Cranidium gibbosum
(by Bruno Kneubuehler)

FamilyPhasmatidaeGray, 1835
SubfamilyCladomorphinaeBrunner v. Wattenwil, 1893
TribeCranidiiniGünther, 1953
GenusCranidiumWestwood, 1843
SpeciesCranidium gibbosumBurmeister, 1838


General Notes

  • originally described by Burmeister (1838) as Diapherodes gibbosa
  • other synonyms: Diapherodes serricollis (Westwood, 1843), Monandroptera gibbosa (Westwood, 1859), Bacteria clavigera (Redtenbacher, 1908), Phasmilliger gibbosus (Carrera, 1960)
  • this species has been collected in Petit-Saut (French Guyana), introduced to Europe and bred for the first time by phasmid breeders of the GEP (Groupe d'Etude des Phasmes)
  • since then new culture stock of this species has been imported on other several occasions



  • the exact origin of the present culture stock is not known - but most probably from French Guyana



  • big, bulky phasmids
  • thorax and abdomen are stongly broadened - this gives them a somewhat leave-like appearance
  • body length is 13 - 16 cm long
  • colouration is a bright light green or yellow-green on the upper side, and a dark green on the underside
  • the thorax' upper side has several yellowish bumbs with a dark brown peak
  • the number of these bumps is variable
  • not winged



  • slime phasmids, especially when compared to the females
  • morphological differences between males and females are very remarkable
  • body length is about 9 - 9,5 cm
  • colouration:  bluish-green (thorax upper side), glossy green (thorax lower side) and several brown and white areas
  • they have fully developed wings, which to flutter for a shot distance



  • nicely coloured, orange-brown with yellow
  • antennae have a white tip and are about as long as the fore legs
  • they are already quite big on hatching. Therefore the hatching box should be big enough, otherwise some nymphs will be badly crippled
  • by L2, males and females can be distinguished quite easily. First the poculum of  the males is already clearly visible, and the thorax and abdomen of the females is already a bit broader than in males



  • about 4,5 x 3 mm
  • spherical
  • dark brown mottled
  • matt


Food Plants

  • the natural food plant of this species seems to be Vismia Guianensis (relatively closely related to the genus Hypericum)
  • nymphs (from L1) and adults feed on bramble (Rubus sp.) easily
  • I feed my culture of this species exclusively on bramble (Rubus sp.)
  • if bramble is being fed, then in springtime one should offer old leaves (from the previous year) for as long as possible. They do not accept well (if at all) the new leaves
  • other food plants: Salal (Gaultheria shallon), Buche (Fagus sylvatica), raspberry (Rubus idea), oak (Quercus sp.), Hypericum, Strawberry (Fragaria sp.)
  • cut away the edges of the leaves for the freshly hatched nymphs


Defensive Behaviour

  • especially the males can behave themselves very hectically. When they feel threatended (like when the cage is being opended) they let themselves fall to the ground, where they jiggle about frantically for a short time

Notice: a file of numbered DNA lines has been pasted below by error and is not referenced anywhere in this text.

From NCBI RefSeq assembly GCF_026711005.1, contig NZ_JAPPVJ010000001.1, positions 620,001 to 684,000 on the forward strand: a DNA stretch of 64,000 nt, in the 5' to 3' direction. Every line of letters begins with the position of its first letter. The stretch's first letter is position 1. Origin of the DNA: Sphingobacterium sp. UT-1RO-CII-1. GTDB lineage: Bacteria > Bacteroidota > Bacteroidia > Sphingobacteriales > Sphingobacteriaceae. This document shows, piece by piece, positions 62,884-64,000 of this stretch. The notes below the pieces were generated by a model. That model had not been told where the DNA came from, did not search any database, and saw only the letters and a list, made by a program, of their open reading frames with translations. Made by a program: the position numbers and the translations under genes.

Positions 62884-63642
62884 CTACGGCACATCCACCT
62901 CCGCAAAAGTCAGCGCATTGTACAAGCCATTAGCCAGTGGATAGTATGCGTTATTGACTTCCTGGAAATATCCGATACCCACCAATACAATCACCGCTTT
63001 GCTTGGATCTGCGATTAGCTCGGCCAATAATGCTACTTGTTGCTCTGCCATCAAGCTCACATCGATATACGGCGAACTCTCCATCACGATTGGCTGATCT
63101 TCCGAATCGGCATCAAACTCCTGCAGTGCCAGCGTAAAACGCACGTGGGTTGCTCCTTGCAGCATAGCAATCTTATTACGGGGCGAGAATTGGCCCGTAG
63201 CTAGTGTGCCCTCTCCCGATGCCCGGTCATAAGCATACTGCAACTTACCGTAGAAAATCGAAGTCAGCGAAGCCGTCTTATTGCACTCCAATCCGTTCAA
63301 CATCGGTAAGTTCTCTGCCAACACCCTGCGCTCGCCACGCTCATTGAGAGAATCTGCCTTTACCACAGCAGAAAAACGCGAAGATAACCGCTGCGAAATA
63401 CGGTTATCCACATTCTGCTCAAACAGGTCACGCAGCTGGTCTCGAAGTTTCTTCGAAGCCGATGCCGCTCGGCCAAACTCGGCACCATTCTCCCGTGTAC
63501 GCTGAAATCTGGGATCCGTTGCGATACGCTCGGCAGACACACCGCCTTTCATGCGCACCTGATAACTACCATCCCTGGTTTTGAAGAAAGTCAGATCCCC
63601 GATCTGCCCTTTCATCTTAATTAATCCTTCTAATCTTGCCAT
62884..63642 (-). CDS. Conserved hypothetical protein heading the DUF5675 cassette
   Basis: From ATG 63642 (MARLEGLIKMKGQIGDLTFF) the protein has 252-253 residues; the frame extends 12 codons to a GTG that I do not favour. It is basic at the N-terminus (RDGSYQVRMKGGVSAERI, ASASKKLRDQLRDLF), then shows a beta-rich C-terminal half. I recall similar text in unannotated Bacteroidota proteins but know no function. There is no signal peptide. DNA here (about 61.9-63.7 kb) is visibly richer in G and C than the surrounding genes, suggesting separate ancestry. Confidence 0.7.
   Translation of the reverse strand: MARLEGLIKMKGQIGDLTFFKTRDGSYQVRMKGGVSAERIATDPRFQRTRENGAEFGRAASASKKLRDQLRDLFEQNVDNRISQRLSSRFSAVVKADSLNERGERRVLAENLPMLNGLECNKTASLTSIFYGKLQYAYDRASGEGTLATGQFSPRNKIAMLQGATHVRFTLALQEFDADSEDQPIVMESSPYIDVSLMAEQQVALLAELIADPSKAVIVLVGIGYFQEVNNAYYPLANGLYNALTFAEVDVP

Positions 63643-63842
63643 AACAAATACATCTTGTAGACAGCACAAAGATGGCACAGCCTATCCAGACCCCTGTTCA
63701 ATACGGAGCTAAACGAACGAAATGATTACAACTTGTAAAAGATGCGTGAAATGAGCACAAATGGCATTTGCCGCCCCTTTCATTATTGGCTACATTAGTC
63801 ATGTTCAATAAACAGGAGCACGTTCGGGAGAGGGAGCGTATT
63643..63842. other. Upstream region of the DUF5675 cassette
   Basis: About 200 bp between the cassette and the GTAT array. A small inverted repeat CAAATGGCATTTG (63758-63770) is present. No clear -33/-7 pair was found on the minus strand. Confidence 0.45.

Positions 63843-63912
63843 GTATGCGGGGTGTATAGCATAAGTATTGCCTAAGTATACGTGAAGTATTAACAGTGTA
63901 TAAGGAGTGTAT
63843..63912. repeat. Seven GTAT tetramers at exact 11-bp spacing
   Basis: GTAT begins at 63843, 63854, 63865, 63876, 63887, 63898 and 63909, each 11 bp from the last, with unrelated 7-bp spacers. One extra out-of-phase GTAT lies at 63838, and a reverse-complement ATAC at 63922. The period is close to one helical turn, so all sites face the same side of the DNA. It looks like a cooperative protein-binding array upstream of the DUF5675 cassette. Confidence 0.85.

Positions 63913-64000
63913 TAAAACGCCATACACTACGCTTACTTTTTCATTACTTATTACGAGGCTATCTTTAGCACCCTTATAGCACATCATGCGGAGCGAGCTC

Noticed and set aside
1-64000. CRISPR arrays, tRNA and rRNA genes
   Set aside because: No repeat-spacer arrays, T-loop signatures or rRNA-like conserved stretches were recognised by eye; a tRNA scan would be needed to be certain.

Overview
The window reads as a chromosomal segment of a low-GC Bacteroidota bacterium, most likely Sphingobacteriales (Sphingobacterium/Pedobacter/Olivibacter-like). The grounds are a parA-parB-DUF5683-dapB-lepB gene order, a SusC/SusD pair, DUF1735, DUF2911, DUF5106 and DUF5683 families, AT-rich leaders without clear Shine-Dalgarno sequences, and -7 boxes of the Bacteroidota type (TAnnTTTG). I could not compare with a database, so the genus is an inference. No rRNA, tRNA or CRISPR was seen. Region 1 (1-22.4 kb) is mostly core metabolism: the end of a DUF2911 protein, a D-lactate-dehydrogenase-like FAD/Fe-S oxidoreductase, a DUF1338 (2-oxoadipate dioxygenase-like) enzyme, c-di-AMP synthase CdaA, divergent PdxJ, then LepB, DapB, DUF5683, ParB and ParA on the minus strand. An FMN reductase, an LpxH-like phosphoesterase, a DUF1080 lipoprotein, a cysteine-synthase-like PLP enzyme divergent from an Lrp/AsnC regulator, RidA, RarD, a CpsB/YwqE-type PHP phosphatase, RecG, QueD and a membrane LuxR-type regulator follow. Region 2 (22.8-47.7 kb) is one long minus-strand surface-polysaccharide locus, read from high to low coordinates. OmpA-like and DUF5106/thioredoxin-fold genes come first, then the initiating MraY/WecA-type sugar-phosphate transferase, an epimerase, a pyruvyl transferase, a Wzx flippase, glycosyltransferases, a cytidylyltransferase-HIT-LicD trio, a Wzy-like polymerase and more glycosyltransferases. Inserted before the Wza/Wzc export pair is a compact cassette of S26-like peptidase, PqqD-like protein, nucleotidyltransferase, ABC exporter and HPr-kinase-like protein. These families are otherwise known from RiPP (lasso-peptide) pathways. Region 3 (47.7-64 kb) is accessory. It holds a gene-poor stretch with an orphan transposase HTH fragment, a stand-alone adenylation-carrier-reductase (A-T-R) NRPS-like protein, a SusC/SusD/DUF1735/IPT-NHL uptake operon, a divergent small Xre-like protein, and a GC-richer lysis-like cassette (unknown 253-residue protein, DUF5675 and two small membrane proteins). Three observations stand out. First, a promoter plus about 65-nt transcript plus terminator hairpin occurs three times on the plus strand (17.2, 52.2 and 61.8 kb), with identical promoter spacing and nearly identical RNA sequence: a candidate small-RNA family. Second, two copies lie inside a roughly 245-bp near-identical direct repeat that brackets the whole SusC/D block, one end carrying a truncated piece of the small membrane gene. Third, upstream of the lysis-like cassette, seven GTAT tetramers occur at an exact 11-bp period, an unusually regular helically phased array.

• when females feel threatended (especially when being touched), they often also try to let themselves fall to the ground too. But as the females are quite bulky creatures, one should try to avoid this to happen - otherwise they can harm themselves


Breeding Notes

  • a wonderful species, with a very interesting sexual dimorphism
  • it needs good skills and experience to breed this species successfully
  • incubation: HH-incubation method on slightly damp sand yields good hatching ratios (50% and more in my culture)
  • incubation time at room temperatures (20 - 23°C) is about 4 - 5 months
  • nymphs hatch during the day - often in the early morning
  • therefore the eggs should be exposed to a day-night cycle during the incubation, so that they can hatch at the appropriate time
  • keep the nymphs in a cage with good ventilation
  • freshly hatched nymphs should be kept very humid until they have started to feed nicely, if needed one can also spray them lightly (!) with water
  • cut away the edges of the leaves for the freshly hatched nymphs
  • keep the nymphs seperate from the adults
  • especially older female nymphs should not be kept in a crowded cage. Otherwise they will nibble on eachother (especially on their broadened abdomen)
  • take care that the humidity does not drop too low
  • a constantly wet paper towel on the bottom of the cage helps raising humidity
  • make shure that nymphs, which are about to undergo their adult moult, do not find places in the cage which would not offer them enough space beneath to moult successfully. Especially the females of this species have a strong tendency to find the lowest twigs for their final moult
  • males will be adult after about 3 - 3,5 months (at room temperatures), females after 4,5 months
  • adult females appear rather voracious when feeding, they can eat quite a lot too
  • if there is not enough food plants in the cage, then the abdomen of many females will have bite marks - as it happens with Phyllium species
  • females start to lay eggs after about 3 weeks
  • 25 - 30 eggs per week
  • they fling the eggs with a lot force - and the eggs can break when they are flinged directly against something very hard (like glass). Therefore using a netting cage might be advisable....



  • Phasmida Species Files  (
  • Le Monde des Phasmes


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